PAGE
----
The first two of the above concept drawings are recognizable as ancestors in the Battle Ram family tree. There are several differences from the final toy, of course. In both images, the Battle Ram had six wheels, four of them set with tank treads. The first image features a Recaro-type seat and lacks the gargoyle figurehead in the front. The second version has the familiar gargoyle figure head. However it’s clear from the background image that the idea was for the front wheels to detach along with the front section. At this point the Battle Ram had no flight capabilities. According to Ted Mayer, there would have been an additional wheel under the nose of the vehicle to allow it to roll freely, separate from the back half.

The drawing below is actually a separate vehicle concept, called Battle Chariot, and actually appeared in the first MOTU mini comic, He-Man and the Power Sword, along side the front half of the Battle Ram:

Battle Chariot concept, by Ted Mayer; image courtesy of Ted Mayer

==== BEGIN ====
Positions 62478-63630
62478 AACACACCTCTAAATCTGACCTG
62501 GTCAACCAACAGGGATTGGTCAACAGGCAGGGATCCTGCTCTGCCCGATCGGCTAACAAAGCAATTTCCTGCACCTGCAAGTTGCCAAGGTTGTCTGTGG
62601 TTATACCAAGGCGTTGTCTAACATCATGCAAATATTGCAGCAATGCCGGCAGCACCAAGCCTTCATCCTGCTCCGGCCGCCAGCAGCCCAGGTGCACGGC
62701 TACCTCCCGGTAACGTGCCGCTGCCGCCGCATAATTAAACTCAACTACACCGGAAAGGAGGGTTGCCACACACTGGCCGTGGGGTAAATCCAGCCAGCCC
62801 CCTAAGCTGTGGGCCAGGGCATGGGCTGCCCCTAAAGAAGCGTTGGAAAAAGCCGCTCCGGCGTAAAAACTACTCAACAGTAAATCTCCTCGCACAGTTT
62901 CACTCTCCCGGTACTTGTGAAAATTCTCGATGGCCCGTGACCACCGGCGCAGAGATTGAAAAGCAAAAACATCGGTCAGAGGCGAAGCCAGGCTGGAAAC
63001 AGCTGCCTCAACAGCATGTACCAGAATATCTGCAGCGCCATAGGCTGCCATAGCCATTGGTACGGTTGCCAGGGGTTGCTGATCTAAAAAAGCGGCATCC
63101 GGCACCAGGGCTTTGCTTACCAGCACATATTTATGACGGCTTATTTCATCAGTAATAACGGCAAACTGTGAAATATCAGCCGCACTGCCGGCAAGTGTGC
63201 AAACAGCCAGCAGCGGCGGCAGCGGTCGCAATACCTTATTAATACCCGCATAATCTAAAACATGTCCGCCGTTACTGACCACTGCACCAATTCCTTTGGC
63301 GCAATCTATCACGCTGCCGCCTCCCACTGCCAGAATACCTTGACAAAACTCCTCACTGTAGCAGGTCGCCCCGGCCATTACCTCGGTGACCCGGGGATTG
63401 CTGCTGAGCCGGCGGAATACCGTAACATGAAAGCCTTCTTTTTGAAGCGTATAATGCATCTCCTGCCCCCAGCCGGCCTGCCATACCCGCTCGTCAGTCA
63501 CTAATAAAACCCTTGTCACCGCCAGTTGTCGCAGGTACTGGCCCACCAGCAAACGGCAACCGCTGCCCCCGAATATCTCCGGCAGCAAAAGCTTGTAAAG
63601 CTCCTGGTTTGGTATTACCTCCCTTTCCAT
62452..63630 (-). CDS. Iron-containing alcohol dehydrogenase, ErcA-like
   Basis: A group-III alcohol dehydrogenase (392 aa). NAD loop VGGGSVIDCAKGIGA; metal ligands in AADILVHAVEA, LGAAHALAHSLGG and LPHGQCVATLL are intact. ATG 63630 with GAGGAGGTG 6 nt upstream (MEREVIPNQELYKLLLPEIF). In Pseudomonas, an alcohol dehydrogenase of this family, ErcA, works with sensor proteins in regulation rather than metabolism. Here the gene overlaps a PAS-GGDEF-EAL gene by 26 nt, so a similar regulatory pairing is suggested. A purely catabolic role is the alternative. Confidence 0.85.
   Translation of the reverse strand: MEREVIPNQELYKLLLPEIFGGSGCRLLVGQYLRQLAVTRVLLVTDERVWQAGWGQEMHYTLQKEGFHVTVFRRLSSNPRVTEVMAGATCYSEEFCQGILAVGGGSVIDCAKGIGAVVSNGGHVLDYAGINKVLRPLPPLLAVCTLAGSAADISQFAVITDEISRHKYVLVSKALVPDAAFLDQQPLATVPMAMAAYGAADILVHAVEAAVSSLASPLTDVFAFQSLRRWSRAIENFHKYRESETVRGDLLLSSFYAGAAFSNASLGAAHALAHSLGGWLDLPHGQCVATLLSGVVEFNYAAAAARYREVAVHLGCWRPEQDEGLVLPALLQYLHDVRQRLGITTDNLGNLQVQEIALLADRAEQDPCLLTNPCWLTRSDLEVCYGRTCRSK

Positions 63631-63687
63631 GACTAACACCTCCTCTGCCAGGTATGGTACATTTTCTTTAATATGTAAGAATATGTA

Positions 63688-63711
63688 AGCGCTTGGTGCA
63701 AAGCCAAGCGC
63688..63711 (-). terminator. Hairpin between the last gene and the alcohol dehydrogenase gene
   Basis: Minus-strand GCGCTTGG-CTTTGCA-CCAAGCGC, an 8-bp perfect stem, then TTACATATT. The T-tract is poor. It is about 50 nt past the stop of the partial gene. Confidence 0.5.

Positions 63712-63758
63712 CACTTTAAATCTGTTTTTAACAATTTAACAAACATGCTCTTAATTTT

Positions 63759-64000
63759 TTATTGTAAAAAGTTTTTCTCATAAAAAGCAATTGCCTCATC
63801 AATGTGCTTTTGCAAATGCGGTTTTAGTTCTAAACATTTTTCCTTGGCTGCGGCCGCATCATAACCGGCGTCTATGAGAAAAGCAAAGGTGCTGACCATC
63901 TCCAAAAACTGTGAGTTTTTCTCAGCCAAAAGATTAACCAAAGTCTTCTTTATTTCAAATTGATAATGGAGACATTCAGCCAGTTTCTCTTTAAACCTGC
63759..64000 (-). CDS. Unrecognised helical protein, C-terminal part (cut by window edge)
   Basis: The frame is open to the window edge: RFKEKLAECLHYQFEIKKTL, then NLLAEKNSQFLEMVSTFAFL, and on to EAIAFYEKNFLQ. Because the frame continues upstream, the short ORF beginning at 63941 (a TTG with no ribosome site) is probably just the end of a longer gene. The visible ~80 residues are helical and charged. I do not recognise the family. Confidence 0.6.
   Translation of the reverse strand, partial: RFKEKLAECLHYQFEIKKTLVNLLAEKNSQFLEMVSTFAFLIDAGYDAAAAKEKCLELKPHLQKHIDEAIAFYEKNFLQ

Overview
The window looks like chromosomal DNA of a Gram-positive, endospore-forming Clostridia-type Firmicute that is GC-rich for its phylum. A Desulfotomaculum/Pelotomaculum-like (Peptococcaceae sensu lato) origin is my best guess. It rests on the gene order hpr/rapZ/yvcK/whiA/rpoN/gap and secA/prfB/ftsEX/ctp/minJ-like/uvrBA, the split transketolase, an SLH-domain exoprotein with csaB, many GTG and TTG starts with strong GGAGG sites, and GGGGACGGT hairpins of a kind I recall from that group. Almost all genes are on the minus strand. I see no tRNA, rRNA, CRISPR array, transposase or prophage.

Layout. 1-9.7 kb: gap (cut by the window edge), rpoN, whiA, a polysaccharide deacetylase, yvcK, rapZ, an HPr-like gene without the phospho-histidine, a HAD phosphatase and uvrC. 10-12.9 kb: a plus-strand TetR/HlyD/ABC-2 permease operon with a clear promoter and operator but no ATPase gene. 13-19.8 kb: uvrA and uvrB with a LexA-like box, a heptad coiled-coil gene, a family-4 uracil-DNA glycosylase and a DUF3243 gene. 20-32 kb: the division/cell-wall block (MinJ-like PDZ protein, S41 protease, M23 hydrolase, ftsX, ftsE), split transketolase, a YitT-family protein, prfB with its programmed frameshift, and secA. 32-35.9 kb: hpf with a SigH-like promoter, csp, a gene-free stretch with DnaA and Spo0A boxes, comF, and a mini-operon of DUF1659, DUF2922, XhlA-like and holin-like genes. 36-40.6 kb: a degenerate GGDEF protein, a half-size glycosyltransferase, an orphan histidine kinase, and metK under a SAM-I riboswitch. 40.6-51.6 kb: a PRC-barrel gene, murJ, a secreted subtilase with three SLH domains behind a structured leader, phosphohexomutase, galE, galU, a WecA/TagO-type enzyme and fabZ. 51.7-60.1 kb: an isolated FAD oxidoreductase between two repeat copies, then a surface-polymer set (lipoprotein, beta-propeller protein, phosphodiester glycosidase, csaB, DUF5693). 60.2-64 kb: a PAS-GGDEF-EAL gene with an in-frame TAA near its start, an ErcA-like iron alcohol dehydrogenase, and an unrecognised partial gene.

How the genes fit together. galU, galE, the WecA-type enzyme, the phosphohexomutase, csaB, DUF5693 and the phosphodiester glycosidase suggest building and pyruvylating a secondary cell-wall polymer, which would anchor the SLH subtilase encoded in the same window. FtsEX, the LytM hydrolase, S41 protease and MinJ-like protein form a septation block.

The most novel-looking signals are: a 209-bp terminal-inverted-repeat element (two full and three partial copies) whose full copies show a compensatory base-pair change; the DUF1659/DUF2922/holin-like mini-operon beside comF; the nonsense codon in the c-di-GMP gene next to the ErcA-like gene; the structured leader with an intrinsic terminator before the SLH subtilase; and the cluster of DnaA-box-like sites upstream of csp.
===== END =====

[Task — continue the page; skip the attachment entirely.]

Ted says he was influenced by hot rod and WWII aircraft design, and you can certainly see those elements in in the form of exhaust pipes and nose art.

Close to final Battle Ram concept by Ted Mayer. Updated 10/21/2018

The above concept drawing shows the Battle Ram (featuring He-Man in a helmet, which he had in most early concepts) looking much closer to the final vehicle. At this point it has only four wheels, and the detachable front section has been re-envisioned as a flying vehicle.

The prototype (sculpted by Jim Openshaw) is a bit more detailed in places than the toy was. The guns on the front section are certainly more detailed and distinct. The stickers are also different (there is a skull on the back of the vehicle rather than the masked face image), and the rocket is missing its gargoyle face. The expanded horizontal “handle” area in the very back of the vehicle is also missing from this prototype:

Image courtesy of Ted Mayer
Control Drawing – “Catapult Vehicle” by Ted Mayer. Image courtesy of Ted Mayer

Production Vehicle

Let’s take a closer look at the final toy: